Scoby Dooby Doo, where are you?
We got some work to do now.
You might be wondering, “is she actually going to write another blog post on dogs?” Hah, close enough, but not today. You’ve guessed it (I hope you did), I’ll be introducing another mystery solver that helps our gut system – SCOBY. Sorry Scooby, Scoby is more important today.
It’s an acronym for Symbiotic Culture of Bacteria and Yeast. It’s just a mixture of bacteria and yeast living in harmony, with each other. At this point, yuck, who would eat or drink bacteria right? But more than half of the older millennial drink it, specifically in a form of tea called ‘Kombucha’.
Scoby has a white, smooth appearance and varies in thickness. It doesn’t move, but it is very slippery to brew as most of the Kombucha is held in it. Scoby is a pellicle, and in simple terms, a thin membrane layer. …A pellicle? Well, a pellicle is created from bacteria called Acetobacter aceti (wow sounds like a superhero) that converts ethanol from the yeast. It breaks down further to acetic and gluconic acid via aerobic respiration.
Just imagine scoby as a sea monkey. It grows and respires.. like a pet. But the best thing about scoby is that it makes a really yummy drink when you add tea and sugar!
The sugars in the tea mixture are used by yeast and converted by acetobacter into cellulose. Over time, it will thicken and the stronger bacteria culture will be manufactured to make Kombucha! So there you go, a super simplified process on how your bottled Kombucha is made.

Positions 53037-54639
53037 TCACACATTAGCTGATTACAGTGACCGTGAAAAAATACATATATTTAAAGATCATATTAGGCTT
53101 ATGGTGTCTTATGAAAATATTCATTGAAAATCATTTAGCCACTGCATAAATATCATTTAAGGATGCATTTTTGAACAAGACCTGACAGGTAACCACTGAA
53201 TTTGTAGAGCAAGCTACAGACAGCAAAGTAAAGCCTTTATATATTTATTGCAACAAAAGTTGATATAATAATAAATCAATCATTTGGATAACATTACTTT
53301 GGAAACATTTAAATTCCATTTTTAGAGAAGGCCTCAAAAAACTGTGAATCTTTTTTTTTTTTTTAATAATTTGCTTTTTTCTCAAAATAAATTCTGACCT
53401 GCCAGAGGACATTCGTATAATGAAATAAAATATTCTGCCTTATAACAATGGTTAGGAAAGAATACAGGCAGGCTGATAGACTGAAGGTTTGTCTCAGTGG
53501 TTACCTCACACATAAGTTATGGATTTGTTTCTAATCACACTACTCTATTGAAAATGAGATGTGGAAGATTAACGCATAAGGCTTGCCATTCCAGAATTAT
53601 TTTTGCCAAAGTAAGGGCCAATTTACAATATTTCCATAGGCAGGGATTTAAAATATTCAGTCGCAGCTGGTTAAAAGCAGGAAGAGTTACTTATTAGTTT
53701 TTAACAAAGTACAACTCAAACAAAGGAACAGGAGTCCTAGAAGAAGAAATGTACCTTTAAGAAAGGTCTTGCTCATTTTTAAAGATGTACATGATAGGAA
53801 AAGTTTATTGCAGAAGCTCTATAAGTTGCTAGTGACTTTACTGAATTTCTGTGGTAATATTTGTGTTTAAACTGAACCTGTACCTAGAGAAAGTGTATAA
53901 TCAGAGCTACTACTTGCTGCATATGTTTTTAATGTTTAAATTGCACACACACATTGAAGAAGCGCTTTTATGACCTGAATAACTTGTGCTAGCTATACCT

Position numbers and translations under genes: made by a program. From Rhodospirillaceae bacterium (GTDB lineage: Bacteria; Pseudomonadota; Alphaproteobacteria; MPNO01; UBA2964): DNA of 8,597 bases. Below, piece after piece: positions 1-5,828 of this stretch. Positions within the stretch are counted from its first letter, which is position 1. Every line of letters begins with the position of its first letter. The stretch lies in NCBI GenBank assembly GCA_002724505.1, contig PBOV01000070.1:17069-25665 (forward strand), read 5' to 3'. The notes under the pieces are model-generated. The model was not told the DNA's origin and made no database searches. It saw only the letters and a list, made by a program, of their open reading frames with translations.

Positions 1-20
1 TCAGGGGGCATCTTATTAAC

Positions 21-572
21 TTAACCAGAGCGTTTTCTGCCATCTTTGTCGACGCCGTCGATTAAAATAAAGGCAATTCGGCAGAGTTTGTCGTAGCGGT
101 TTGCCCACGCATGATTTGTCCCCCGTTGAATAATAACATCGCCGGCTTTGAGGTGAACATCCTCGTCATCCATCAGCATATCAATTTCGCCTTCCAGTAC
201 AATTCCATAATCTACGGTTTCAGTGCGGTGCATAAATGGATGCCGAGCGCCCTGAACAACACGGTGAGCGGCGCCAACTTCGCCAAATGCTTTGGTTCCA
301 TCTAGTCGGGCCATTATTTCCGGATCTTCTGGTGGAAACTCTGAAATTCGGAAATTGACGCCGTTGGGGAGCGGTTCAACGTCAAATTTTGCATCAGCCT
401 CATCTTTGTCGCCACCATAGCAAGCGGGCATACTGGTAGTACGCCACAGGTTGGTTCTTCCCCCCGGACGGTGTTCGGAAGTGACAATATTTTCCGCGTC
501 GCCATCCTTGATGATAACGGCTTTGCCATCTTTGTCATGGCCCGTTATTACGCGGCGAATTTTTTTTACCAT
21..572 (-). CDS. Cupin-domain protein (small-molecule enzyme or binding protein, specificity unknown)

Credit: Michelle Polacinski
Is Kombucha even good for me?
Plenty of studies showcased the effectiveness of the anti-microbial activity in the Kombucha tea in the gastrointestinal microbial flora of humans. These anti-microbial activities against bacterias such as Helicobacter pylori (the main cause of your stomach pains if you have gastric), E.coli, and Agrobacterium tumefaciens, were proven effective due to the acetic content of Kombucha tea. In simple terms, the more Kombucha you drink, the more acidic your stomach becomes (from acetic acid), the more bacteria it kills.
However, there are many pieces of research contradicting the benefits of Kombucha. It is said that pasteurised Kombucha loses all its probiotics and nutrients. (Yikes.) Nevertheless, if you are keen to try unpasteurised Kombucha, it has to be made and kept clean, to avoid contamination.
To sum it all up, Kombucha is a great drink, not too sweet or not too salty. It might be beneficial for the digestive system, but it depends on the method of processing it. But if you are choosing between a bottle of iced tea or a bottle of Kombucha, it’s safe to say that even Scooby Doo would choose a bottle of Kombucha. (why? very low sugar content because it is used up by the yeast for respiration!)
So there you go, another great ‘tea’ mystery solved.